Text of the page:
In conclusion, ‘No’ offers a multi-purposeful vision of transitional justice which seeks to affect at the personal and universal level by offering a response to fear that had characterised Chilean society in the years before the plebiscite. As Stern notes, that memory had been thought of as a “closed box,” or even an “open wound,” to create a climate for change was extremely difficult. The film deals with this by creating an open and lasting conversation surrounding the responses we can have towards atrocities and human rights abuses. In its handling of the decision-making process for the ‘No’ campaign it highlights the disconnect which can live between national and individual justice, and in doing so adds to our understanding of what justice can mean at all levels. It similarly captures the struggle for memory to become an understanding rather than an outright rejection of the past, by focusing in on the tension which characterised the actual ‘No’ campaign. Film can articulate new types of truth from the past as well as new versions of the future for people to believe in, and this film with its mixture of archival and original footage manages to explain both of these phenomena at once. This mixture also allows for an understanding of the past as a continuous actor on the present and future, constantly re-informing the process of creating a society that can reckon with violence and turbulence. Overall, the film is a rejection of fear, which offers no real satisfactory moment but conveys a constant ambition to work towards the conditions for justice.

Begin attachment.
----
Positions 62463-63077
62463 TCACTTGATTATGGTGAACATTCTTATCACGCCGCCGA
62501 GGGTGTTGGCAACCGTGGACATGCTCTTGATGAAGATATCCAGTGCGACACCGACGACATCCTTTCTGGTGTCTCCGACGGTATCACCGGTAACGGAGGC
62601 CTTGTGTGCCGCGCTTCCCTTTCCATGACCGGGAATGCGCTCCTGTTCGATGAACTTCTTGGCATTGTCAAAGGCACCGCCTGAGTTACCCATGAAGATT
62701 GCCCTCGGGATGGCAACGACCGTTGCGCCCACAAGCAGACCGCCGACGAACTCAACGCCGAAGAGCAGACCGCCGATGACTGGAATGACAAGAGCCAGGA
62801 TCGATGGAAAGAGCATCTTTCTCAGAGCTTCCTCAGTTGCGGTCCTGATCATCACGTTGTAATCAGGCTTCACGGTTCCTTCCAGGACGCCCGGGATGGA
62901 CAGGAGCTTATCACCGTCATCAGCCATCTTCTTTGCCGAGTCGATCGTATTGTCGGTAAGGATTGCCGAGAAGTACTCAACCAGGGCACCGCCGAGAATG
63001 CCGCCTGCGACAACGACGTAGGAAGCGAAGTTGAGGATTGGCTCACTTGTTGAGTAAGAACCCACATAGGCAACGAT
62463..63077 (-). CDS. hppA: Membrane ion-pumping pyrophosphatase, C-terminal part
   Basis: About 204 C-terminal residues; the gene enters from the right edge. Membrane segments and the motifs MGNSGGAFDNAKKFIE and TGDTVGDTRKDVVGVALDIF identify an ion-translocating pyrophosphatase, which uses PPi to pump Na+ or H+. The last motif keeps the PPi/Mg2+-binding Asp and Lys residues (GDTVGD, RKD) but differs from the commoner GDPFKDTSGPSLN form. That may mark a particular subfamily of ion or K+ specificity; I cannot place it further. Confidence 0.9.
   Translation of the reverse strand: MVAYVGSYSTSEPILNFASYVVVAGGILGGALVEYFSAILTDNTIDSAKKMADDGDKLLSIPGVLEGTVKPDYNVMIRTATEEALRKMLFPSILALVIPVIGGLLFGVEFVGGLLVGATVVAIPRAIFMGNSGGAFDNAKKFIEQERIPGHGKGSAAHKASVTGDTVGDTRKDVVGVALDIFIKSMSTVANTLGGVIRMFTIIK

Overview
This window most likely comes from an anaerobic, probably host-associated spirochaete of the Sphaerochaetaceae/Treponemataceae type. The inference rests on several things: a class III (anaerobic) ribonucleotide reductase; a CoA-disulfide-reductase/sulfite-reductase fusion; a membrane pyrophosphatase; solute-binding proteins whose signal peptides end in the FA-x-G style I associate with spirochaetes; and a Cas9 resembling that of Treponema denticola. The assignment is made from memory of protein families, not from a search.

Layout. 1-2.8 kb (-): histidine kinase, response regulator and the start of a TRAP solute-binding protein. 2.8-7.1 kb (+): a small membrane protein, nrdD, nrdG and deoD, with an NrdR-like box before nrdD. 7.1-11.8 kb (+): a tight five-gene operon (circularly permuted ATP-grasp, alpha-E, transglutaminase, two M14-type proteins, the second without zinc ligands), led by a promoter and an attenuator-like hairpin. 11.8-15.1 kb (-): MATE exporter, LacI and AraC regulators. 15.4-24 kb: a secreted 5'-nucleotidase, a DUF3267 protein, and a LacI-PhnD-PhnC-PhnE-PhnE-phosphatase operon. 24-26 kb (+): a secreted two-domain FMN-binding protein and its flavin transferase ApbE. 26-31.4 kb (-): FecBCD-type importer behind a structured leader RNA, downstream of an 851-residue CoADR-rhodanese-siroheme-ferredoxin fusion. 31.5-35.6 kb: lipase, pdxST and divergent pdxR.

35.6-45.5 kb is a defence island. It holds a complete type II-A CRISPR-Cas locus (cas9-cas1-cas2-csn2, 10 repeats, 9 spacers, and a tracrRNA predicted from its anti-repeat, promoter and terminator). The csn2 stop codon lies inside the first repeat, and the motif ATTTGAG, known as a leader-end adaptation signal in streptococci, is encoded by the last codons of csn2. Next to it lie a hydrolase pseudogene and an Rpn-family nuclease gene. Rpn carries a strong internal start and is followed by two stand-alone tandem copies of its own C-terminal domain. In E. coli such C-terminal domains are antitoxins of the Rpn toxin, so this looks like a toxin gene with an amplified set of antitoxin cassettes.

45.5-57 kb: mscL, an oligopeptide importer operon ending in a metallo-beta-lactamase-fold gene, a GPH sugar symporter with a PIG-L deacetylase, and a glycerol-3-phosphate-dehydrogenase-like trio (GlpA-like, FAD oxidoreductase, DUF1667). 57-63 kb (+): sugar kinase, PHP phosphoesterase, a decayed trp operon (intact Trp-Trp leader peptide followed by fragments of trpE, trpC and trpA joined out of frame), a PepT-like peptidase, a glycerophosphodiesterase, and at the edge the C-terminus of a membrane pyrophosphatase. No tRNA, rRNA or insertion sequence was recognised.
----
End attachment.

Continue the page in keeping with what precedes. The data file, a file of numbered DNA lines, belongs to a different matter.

No, 2012. Directed by Pablo Larraín. USA: Network Releasing.

Benson-Allott, C. (2013) ‘An Illusion Appropriate to the Conditions, No (Pablo Larraín 2012)’ Film Quarterly Vol 66, No 3 (Spring 2013) pp61-63.

Blum, C. (2014) Visions of Justice and Accountability: Transitional Justice and Film chapter in TRANSITIONAL JUSTICE, CULTURE, AND SOCIETY: BEYOND OUTREACH, Social Science Research Council: New York.

Gready, P. (2008) Culture, Testimony, and the Toolbox of Transitional Justice, Peace Review, 20:1, 41-48.

Stern, S. (2006) Battling for Hearts and Minds: Memory Struggles in Pinochet’s Chile, 1973-1988. Duke University Press.

Photos: The Reel Story, Coutausse